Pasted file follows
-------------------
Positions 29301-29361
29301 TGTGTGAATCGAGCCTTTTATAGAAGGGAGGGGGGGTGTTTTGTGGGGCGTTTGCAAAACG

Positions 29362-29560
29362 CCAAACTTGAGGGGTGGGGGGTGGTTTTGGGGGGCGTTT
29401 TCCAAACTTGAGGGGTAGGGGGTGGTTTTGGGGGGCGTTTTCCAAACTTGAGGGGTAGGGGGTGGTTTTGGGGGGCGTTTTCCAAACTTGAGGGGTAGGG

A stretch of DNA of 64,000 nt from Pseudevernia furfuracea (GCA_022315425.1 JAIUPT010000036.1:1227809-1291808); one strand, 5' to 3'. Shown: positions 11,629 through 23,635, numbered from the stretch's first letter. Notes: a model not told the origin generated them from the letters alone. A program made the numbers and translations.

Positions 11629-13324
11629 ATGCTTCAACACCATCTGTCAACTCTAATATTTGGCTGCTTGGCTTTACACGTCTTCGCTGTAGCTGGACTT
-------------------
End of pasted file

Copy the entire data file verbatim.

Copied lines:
Positions 29301-29361
29301 TGTGTGAATCGAGCCTTTTATAGAAGGGAGGGGGGGTGTTTTGTGGGGCGTTTGCAAAACG

Positions 29362-29560
29362 CCAAACTTGAGGGGTGGGGGGTGGTTTTGGGGGGCGTTT
29401 TCCAAACTTGAGGGGTAGGGGGTGGTTTTGGGGGGCGTTTTCCAAACTTGAGGGGTAGGGGGTGGTTTTGGGGGGCGTTTTCCAAACTTGAGGGGTAGGG

A stretch of DNA of 64,000 nt from Pseudevernia furfuracea (GCA_022315425.1 JAIUPT010000036.1:1227809-1291808); one strand, 5' to 3'. Shown: positions 11,629 through 23,635, numbered from the stretch's first letter. Notes: a model not told the origin generated them from the letters alone. A program made the numbers and translations.

Positions 11629-13324
11629 ATGCTTCAACACCATCTGTCAACTCTAATATTTGGCTGCTTGGCTTTACACGTCTTCGCTGTAGCTGGACTT